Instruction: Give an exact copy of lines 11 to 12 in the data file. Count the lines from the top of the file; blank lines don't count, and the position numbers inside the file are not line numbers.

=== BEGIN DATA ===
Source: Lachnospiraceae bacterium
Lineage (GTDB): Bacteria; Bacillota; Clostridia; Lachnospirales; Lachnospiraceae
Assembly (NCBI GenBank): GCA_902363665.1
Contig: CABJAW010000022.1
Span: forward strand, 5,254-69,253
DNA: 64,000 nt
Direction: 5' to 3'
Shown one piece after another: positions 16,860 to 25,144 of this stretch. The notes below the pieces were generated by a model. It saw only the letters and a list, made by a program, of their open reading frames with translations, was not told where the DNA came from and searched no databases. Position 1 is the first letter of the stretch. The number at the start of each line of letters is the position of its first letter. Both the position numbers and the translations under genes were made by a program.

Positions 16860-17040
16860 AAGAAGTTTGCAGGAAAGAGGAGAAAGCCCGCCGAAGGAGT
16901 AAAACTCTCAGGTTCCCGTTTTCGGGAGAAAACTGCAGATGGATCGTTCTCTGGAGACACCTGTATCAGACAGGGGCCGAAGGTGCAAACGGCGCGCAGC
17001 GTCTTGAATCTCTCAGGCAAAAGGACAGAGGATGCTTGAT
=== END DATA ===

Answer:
16901 AAAACTCTCAGGTTCCCGTTTTCGGGAGAAAACTGCAGATGGATCGTTCTCTGGAGACACCTGTATCAGACAGGGGCCGAAGGTGCAAACGGCGCGCAGC
17001 GTCTTGAATCTCTCAGGCAAAAGGACAGAGGATGCTTGAT